The only lawsuit seeking to overturn any of the local fracking bans in the state of California has been dropped.
Southern California-based Citadel Exploration filed a suit on February 27 against San Benito County’s Measure J, which voters approved by a wide margin last November despite the oil and gas industry outspending its opponents 13-to-1 in an attempt to defeat the measure.
Citadel had called Measure J an “illegal local statutory scheme” and argued that only the state has the right to regulate oil and gas development, according to the San Jose Mercury News. The company has not released any further statements or responded to requests for comment on why it chose to drop the suit.
But anti-fracking activists and others who have worked on the fracking bans have their own theories.
“It's pretty clear to me now that the oil industry was bluffing,” Andy Hsia-Coron, a retired schoolteacher who helped run the Measure J campaign, told the San Jose Mercury News. “As they examined their hand, they realized it was pretty weak.”
The only lawsuit seeking to overturn any of the local fracking bans in the state of California has been dropped.
It's a classic case of the government's left hand not knowing what the right hand is doing. Days after the Bureau of Land Management issued new federal rules for fracking on federal land, relying heavily on an industry-run site called FracFocus, the Environmental Protection Agency issued a study mainly noteworthy for the shortcomings of the site that it revealed.
More than 70 percent of the chemical disclosure statements that drillers posted on FracFocus between January 2011 and February 2013 were missing key information because drillers labeled that data “confidential business information,” the EPA reported.
On average, drillers reported using a mix of 14 different chemicals at each well site. At sites where information was withheld, an average of five chemicals were not named.
In fact, FracFocus allowed drillers to conceal the identity of more than one out of every ten chemicals whose use was “disclosed” on the site, EPA researchers found.
This made it impossible for EPA's researchers, who received over 39,000 disclosure statements from FracFocus in March 2013 and published their study two years later, to definitively say what chemicals drillers used most often, how much of each chemical was injected underground, or even to simply create a list of all the chemicals used at the wells.
BNSF — the top rail carrier of oil obtained via hydraulic fracturing (“fracking”) in North Dakota's Bakken Shale basin — denied all charges. The company also argued that some federal laws protect the company from liability for injuries allegedly suffered by Thompson.
The Answer to the Complaint signals the likelihood of a protracted legal battle ahead. Lee A. Miller, a Minneapolis, Minnesota-based attorney representing BNSF against Thompson, filed the company's response in Cass County, North Dakota.
Miller argued that the damages allegedly suffered by Thompson — which include Post-Traumatic Stress Disorder (PTSD) from living through and running away from the December 2013 Casselton, North Dakota oil train explosion — were “caused or contributed to by Plaintiff's own contributory or sole fault.”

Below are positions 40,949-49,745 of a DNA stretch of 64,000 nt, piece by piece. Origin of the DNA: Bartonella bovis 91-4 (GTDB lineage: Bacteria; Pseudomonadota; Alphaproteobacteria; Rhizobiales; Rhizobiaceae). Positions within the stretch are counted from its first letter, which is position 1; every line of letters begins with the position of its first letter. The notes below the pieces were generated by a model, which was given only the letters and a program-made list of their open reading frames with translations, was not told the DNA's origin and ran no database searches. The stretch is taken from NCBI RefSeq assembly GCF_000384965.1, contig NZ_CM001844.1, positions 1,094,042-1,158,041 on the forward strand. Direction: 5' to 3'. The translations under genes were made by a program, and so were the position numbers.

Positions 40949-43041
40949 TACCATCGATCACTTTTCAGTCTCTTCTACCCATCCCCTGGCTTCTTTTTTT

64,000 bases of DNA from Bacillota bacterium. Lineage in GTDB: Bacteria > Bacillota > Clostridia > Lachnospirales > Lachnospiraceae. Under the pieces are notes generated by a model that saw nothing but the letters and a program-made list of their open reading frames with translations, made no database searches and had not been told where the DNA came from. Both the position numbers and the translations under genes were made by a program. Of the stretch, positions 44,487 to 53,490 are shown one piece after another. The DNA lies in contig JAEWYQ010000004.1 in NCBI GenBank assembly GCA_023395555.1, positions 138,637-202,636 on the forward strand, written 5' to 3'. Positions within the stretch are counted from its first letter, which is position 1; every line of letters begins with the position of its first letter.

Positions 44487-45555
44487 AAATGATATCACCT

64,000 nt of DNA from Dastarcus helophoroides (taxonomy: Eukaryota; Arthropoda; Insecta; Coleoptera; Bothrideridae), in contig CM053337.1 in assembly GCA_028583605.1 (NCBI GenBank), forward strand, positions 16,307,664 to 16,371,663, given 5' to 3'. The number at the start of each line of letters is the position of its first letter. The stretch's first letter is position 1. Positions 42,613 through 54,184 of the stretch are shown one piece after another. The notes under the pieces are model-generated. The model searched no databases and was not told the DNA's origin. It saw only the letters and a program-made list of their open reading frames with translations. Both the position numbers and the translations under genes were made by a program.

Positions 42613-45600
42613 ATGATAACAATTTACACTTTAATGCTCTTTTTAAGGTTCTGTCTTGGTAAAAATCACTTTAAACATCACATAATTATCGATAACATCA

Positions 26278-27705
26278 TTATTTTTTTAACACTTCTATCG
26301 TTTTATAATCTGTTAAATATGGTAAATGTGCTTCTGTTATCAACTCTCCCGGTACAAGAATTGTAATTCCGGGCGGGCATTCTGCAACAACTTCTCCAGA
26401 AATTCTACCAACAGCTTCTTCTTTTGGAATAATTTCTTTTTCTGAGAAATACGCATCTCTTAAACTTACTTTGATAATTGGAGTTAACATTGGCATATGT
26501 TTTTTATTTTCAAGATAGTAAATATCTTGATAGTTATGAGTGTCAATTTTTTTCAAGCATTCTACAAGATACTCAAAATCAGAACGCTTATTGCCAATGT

He also argued that the explosion occurred due to “unknown causes for which BNSF is not responsible” and “are the result of acts or omissions of persons, entities, or corporations other than BNSF…over whom” they have “no control or right to control at the time of the alleged incident.”
A March 24 hearing prior to the passage of a controversial bill out of committee that preempts cities in Texas from regulating hydraulic fracturing (“fracking”) for oil and gas obtained from shale basins, featured numerous witnesses who failed to disclose their industry ties, including some with ties to the Koch brothers.
The next day on March 25, Texas Senate Bill 1165 — “Relating to the express preemption of regulation of oil and gas operations and the exclusive jurisdiction of those operations by the state” — passed in the Senate Natural Resources & Economic Development Committee unanimously. Its companion bill, HB 40, also only received a single dissenting vote, and it now advances to a full floor vote in both chambers.
The legislation is seen by some as part of the multipronged effort to chip away and ultimately defeat the Denton, Texas fracking ban voted on by the city's citizens on Election Day 2014, with another prong being the lawsuits filed against the city.
The March 24 Senate Natural Resources & Economic Development hearing on SB 1165, lasting over four hours, featured a long list of witnesses testifying for and against the bill.
Though everyone testifying in support of it had industry ties, a DeSmogBlog investigation reveals that a few of them did not disclose this when signing up to testify and simply wrote they were testifying as “self.”
Our top story caused quite the stir, to say the least. In a two-part exclusive interview with Michael Mann – dubbed his most intimate interview ever – we covered everything from American football and colour printers to Mann’s love of solving “important problems”.
With almost 4,000 pageviews between the two posts, and more than 200 shares on social media, we saw a global and varied readership. Michael Mann thought it was pretty great too, sharing it out on all his social media channels (cheers for that!).
Local small businesses seem to be throwing their weight behind the anti-fracking movement rather than the pro-fracking business lobby in Lancashire, finds Ben Lucas, MA Investigative Journalist student at City University.
There are currently more businesses in Lancashire that oppose rather than support fracking, according to available data.
The industry-funded North West Energy Task Force lists 349 businesses that support fracking in the area. But as Greenpeace revealed this week, only 149 businesses, or less than half listed (43 percent), are actually from Lancashire.
A Burlington Northern Santa Fe (BNSF) employee who worked as a locomotive engineer on the company's oil-by-rail train that exploded in rural Casselton, North Dakota in December 2013 has sued his former employer.